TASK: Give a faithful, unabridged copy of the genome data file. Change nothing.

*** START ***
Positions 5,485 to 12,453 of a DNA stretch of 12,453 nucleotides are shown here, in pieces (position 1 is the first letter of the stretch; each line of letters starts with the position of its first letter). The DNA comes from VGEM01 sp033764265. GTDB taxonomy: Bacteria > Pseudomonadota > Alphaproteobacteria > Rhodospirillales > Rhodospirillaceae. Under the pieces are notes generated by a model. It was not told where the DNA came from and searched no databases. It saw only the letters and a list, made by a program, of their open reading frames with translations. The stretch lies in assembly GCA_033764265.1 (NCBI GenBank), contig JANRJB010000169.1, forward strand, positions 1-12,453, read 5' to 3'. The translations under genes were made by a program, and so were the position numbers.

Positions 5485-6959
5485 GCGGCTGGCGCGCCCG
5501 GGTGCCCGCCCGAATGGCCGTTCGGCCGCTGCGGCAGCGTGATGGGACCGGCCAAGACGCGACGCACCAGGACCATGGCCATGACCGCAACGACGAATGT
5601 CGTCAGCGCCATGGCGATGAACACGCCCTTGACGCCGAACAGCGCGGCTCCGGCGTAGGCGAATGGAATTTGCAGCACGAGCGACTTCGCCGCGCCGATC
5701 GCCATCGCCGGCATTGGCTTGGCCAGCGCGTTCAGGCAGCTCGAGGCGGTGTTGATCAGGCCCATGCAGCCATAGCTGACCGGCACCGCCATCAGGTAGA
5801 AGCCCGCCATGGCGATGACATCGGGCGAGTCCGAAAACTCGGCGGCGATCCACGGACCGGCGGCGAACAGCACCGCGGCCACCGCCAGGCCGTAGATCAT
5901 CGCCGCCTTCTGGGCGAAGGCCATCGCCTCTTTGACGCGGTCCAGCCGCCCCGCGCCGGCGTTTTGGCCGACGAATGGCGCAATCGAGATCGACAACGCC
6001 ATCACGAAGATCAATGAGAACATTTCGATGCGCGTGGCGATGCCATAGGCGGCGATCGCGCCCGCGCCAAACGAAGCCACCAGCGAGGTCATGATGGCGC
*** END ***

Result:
Positions 5,485 to 12,453 of a DNA stretch of 12,453 nucleotides are shown here, in pieces (position 1 is the first letter of the stretch; each line of letters starts with the position of its first letter). The DNA comes from VGEM01 sp033764265. GTDB taxonomy: Bacteria > Pseudomonadota > Alphaproteobacteria > Rhodospirillales > Rhodospirillaceae. Under the pieces are notes generated by a model. It was not told where the DNA came from and searched no databases. It saw only the letters and a list, made by a program, of their open reading frames with translations. The stretch lies in assembly GCA_033764265.1 (NCBI GenBank), contig JANRJB010000169.1, forward strand, positions 1-12,453, read 5' to 3'. The translations under genes were made by a program, and so were the position numbers.

Positions 5485-6959
5485 GCGGCTGGCGCGCCCG
5501 GGTGCCCGCCCGAATGGCCGTTCGGCCGCTGCGGCAGCGTGATGGGACCGGCCAAGACGCGACGCACCAGGACCATGGCCATGACCGCAACGACGAATGT
5601 CGTCAGCGCCATGGCGATGAACACGCCCTTGACGCCGAACAGCGCGGCTCCGGCGTAGGCGAATGGAATTTGCAGCACGAGCGACTTCGCCGCGCCGATC
5701 GCCATCGCCGGCATTGGCTTGGCCAGCGCGTTCAGGCAGCTCGAGGCGGTGTTGATCAGGCCCATGCAGCCATAGCTGACCGGCACCGCCATCAGGTAGA
5801 AGCCCGCCATGGCGATGACATCGGGCGAGTCCGAAAACTCGGCGGCGATCCACGGACCGGCGGCGAACAGCACCGCGGCCACCGCCAGGCCGTAGATCAT
5901 CGCCGCCTTCTGGGCGAAGGCCATCGCCTCTTTGACGCGGTCCAGCCGCCCCGCGCCGGCGTTTTGGCCGACGAATGGCGCAATCGAGATCGACAACGCC
6001 ATCACGAAGATCAATGAGAACATTTCGATGCGCGTGGCGATGCCATAGGCGGCGATCGCGCCCGCGCCAAACGAAGCCACCAGCGAGGTCATGATGGCGC